19

I am replacing my old JSON parsing code with Swift's Codable and am running into a bit of a snag. I guess it isn't as much a Codable question as it is a DateFormatter question.

Start with a struct

 struct JustADate: Codable {
    var date: Date
 }

and a json string

let json = """
  { "date": "2017-06-19T18:43:19Z" }
"""

now lets decode

let decoder = JSONDecoder()
decoder.dateDecodingStrategy = .iso8601

let data = json.data(using: .utf8)!
let justADate = try! decoder.decode(JustADate.self, from: data) //all good

But if we change the date so that it has fractional seconds, for example:

let json = """
  { "date": "2017-06-19T18:43:19.532Z" }
"""

Now it breaks. The dates sometimes come back with fractional seconds and sometimes do not. The way I used to solve it was in my mapping code I had a transform function that tried both dateFormats with and without the fractional seconds. I am not quite sure how to approach it using Codable however. Any suggestions?

  • As I shared on the post above, I am not having issues with the formatting itself, rather that the API returns two different formats. Sometimes with fractional seconds and sometimes without. I have not been able to find a way to handle both possibilities. – Guillermo Alvarez Sep 27 '17 at 23:14
29

You can use two different date formatters (with and without fraction seconds) and create a custom DateDecodingStrategy. In case of failure when parsing the date returned by the API you can throw a DecodingError as suggested by @PauloMattos in comments:

iOS 9, macOS 10.9, tvOS 9, watchOS 2, Xcode 9 or later

The custom ISO8601 DateFormatter:

extension Formatter {
    static let iso8601: DateFormatter = {
        let formatter = DateFormatter()
        formatter.calendar = Calendar(identifier: .iso8601)
        formatter.locale = Locale(identifier: "en_US_POSIX")
        formatter.timeZone = TimeZone(secondsFromGMT: 0)
        formatter.dateFormat = "yyyy-MM-dd'T'HH:mm:ss.SSSXXXXX"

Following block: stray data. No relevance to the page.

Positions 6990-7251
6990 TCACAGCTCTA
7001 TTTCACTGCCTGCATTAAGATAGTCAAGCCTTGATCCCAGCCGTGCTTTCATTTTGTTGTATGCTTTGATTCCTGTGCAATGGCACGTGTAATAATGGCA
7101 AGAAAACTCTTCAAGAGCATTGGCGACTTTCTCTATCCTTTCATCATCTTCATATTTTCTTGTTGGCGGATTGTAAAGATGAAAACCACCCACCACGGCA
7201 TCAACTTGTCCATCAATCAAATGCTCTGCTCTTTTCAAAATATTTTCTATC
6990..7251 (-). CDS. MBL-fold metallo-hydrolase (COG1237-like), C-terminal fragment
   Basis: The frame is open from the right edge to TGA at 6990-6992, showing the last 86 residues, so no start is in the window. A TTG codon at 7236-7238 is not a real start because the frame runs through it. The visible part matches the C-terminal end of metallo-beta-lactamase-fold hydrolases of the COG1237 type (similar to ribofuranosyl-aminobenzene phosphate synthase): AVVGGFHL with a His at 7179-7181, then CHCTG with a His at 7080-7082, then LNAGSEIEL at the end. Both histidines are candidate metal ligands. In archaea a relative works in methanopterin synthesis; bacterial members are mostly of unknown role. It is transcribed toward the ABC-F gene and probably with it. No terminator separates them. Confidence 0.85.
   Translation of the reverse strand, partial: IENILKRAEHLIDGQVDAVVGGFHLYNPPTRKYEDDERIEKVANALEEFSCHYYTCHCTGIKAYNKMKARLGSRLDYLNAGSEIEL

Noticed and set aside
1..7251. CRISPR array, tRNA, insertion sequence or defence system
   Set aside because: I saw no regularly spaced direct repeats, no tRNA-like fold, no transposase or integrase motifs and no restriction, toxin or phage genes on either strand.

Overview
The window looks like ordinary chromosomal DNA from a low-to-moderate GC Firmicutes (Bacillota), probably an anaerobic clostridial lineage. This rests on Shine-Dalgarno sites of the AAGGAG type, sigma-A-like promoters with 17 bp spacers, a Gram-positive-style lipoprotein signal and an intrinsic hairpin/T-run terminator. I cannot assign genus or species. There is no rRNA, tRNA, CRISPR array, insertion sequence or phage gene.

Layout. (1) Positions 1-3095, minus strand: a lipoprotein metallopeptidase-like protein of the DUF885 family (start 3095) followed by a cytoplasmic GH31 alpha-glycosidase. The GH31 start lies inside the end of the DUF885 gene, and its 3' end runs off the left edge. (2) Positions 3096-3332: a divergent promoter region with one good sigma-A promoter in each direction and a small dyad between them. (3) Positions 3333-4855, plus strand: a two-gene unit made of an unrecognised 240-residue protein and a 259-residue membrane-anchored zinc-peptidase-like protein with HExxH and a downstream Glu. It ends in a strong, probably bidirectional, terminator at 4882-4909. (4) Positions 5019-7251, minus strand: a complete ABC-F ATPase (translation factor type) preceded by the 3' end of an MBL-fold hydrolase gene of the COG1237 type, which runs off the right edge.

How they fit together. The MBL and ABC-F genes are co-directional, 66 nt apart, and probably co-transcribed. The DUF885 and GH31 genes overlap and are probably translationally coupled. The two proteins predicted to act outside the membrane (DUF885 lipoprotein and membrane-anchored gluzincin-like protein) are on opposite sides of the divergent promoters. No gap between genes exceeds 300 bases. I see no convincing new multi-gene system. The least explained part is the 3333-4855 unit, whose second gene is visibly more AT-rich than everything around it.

return formatter
    }()
    static let iso8601noFS: DateFormatter = {
        let formatter = DateFormatter()
        formatter.calendar = Calendar(identifier: .iso8601)
        formatter.locale = Locale(identifier: "en_US_POSIX")
        formatter.timeZone = TimeZone(secondsFromGMT: 0)
        formatter.dateFormat = "yyyy-MM-dd'T'HH:mm:ssXXXXX"
        return formatter
    }()
}

The custom DateDecodingStrategy and Error:

extension JSONDecoder.DateDecodingStrategy {
    static let customISO8601 = custom {
        let container = try $0.singleValueContainer()
        let string = try container.decode(String.self)
        if let date = Formatter.iso8601.date(from: string) ?? Formatter.iso8601noFS.date(from: string) {
            return date
        }
        throw DecodingError.dataCorruptedError(in: container, debugDescription: "Invalid date: \(string)")
    }
}

The custom DateEncodingStrategy:

extension JSONEncoder.DateEncodingStrategy {
    static let customISO8601 = custom {
        var container = $1.singleValueContainer()
        try container.encode(Formatter.iso8601.string(from: $0))
    }
}

edit/update:

Xcode 9 • Swift 4 • iOS 11 or later

ISO8601DateFormatter now supports formatOptions .withFractionalSeconds in iOS11 or later:

extension Formatter {
    static let iso8601: ISO8601DateFormatter = {
        let formatter = ISO8601DateFormatter()
        formatter.formatOptions = [.withInternetDateTime, .withFractionalSeconds]
        return formatter
    }()
    static let iso8601noFS = ISO8601DateFormatter()
}

The customs DateDecodingStrategy and DateEncodingStrategy would be the same as shown above.


// Playground testing
struct ISODates: Codable {
    let dateWith9FS: Date
    let dateWith3FS: Date
    let dateWith2FS: Date
    let dateWithoutFS: Date
}
let isoDatesJSON = """
{
"dateWith9FS": "2017-06-19T18:43:19.532123456Z",
"dateWith3FS": "2017-06-19T18:43:19.532Z",
"dateWith2FS": "2017-06-19T18:43:19.53Z",
"dateWithoutFS": "2017-06-19T18:43:19Z",
}
"""
let isoDatesData = Data(isoDatesJSON.utf8)

let decoder = JSONDecoder()
decoder.dateDecodingStrategy = .customISO8601

do {
    let isoDates = try decoder.decode(ISODates.self, from: isoDatesData)
    print(Formatter.iso8601.string(from: isoDates.dateWith9FS))   // 2017-06-19T18:43:19.532Z
    print(Formatter.iso8601.string(from: isoDates.dateWith3FS))   // 2017-06-19T18:43:19.532Z
    print(Formatter.iso8601.string(from: isoDates.dateWith2FS))   // 2017-06-19T18:43:19.530Z
    print(Formatter.iso8601.string(from: isoDates.dateWithoutFS)) // 2017-06-19T18:43:19.000Z
} catch {
    print(error)
}
  • 1